The ARB has asked the RIBA to explain why it accused the arms length body of calling architects ‘members’
The response comes after the institute criticised an ARB ebulletin, which the RIBA claimed referred to registrants as ‘members’ and referred to ‘flying the flag for architects’.
The institute argued that the ARB had overstepped its remit by engaging in ‘direct competition’ with UK architects’ professional bodies.
ARB chair Beatrice Fraenkel said in a letter to RIBA president Angela Brady: ‘We have been unable to find any reference to members being used in that way.
‘It is certainly not our intention to refer to architects as such, as we are clear as to the difference between the roles of the ARB and the RIBA.
‘Could you please identify where this occurred so that we can look into this and correct any anomaly?’
Brady – in a strongly worded letter sent in December – said the institute was ‘increasingly concerned’ at the extension of ARB activities, which threatened to jeopardise the two bodies’ ‘sensible working relationship’. She added that the RIAS, RSUA and RSAW also shared the concerns.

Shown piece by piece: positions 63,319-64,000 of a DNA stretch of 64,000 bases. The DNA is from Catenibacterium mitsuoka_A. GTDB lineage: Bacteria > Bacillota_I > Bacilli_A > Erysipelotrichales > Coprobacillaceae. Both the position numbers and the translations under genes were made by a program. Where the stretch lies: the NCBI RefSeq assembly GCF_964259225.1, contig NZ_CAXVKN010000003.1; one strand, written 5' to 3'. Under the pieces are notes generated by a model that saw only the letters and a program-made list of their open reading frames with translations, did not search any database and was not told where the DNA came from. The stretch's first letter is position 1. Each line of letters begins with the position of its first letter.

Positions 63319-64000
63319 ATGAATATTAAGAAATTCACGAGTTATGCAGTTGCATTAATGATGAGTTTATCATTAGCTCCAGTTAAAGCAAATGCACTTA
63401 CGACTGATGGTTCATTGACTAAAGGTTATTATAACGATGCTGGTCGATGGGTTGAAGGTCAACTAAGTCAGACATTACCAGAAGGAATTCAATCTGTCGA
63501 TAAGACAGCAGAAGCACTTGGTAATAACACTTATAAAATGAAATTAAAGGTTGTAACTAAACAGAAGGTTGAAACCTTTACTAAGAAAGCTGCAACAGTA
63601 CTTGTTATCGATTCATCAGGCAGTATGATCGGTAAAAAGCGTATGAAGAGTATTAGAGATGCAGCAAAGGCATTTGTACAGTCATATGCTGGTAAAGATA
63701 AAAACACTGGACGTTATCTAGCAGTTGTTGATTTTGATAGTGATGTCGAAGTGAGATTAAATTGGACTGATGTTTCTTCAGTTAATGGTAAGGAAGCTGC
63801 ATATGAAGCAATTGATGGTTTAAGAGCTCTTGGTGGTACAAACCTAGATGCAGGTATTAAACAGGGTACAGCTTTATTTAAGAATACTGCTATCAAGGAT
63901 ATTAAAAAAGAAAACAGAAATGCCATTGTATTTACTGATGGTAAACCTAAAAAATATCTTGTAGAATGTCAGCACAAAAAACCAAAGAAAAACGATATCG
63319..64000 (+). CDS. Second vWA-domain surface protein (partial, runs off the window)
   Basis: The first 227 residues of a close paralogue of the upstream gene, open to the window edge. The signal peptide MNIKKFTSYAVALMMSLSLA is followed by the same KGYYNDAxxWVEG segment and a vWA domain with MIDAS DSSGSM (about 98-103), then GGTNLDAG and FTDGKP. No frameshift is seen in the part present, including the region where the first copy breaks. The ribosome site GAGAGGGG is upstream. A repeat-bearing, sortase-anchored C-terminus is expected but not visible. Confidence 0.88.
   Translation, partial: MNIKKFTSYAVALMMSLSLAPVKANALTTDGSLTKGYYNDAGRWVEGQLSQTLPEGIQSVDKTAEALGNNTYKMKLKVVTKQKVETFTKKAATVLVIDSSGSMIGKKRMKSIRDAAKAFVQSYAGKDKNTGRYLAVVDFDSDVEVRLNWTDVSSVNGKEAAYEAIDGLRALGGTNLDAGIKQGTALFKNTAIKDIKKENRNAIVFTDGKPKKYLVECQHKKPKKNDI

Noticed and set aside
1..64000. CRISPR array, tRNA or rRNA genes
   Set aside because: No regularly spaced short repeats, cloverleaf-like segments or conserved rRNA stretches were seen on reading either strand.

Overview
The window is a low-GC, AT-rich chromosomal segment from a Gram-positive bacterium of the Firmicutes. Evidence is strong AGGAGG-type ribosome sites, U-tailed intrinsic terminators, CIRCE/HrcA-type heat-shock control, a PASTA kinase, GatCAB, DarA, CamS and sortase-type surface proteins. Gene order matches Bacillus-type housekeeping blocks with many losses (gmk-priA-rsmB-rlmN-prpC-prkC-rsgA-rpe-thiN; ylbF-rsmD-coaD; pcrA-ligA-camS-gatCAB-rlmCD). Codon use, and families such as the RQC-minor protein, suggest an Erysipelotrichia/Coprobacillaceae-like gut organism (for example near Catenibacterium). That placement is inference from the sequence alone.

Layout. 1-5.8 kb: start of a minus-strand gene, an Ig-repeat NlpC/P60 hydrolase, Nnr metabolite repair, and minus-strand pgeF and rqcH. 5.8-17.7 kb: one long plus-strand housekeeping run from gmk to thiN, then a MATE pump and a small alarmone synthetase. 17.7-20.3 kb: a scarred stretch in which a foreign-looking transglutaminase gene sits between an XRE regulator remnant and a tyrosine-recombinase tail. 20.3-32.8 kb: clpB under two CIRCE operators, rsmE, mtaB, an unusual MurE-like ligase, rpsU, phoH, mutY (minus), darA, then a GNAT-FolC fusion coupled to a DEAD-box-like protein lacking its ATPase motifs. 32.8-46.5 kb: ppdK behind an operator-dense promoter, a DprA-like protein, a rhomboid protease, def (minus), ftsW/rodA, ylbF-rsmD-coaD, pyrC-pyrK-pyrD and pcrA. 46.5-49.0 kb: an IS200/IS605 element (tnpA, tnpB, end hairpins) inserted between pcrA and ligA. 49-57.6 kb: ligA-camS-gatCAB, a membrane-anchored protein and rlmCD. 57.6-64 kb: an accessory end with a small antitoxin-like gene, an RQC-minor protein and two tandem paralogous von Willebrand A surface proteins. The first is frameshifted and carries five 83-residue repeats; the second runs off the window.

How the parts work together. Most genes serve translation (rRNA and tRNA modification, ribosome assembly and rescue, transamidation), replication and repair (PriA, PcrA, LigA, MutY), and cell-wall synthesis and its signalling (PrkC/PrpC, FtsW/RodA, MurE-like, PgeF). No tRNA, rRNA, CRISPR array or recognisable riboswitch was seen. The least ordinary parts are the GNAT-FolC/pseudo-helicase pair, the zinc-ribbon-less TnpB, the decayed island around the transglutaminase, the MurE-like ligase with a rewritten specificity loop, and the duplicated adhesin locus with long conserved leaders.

In her response sent last week, Fraenkel defended ARB’s new online register – a key point of contention raised by the RIBA – which allows architects to include e-mail addresses, telephone numbers and website hyperlinks.
She said: ‘ARB is of the view that its current format serves both the interests of users and potential users of architect services and architects.’ Brady had claimed the new register coupled with ARB presence at trade shows and pressure on architects to place ‘ARB’ after their names undermined the RIBA.
Fraenkel defended ARB attending trade shows and supplying the ARB logo for architects to place on websites. ‘Users and potential users of architects’ services are important stakeholders for ARB and it is therefore essential that we communicate with them, both by providing information and by listening to emerging issues,’ she said.
Fraenkel concluded: ‘It may be that the RIBA’s concerns stem from a misunderstanding as to the aims of the ARB and its work. We would welcome an early exploratory meeting attended me (or someone from our Board) and you (or someone appointed by you from the Trust Board) and our chief executives to consider how our organisations can work better together at all levels.’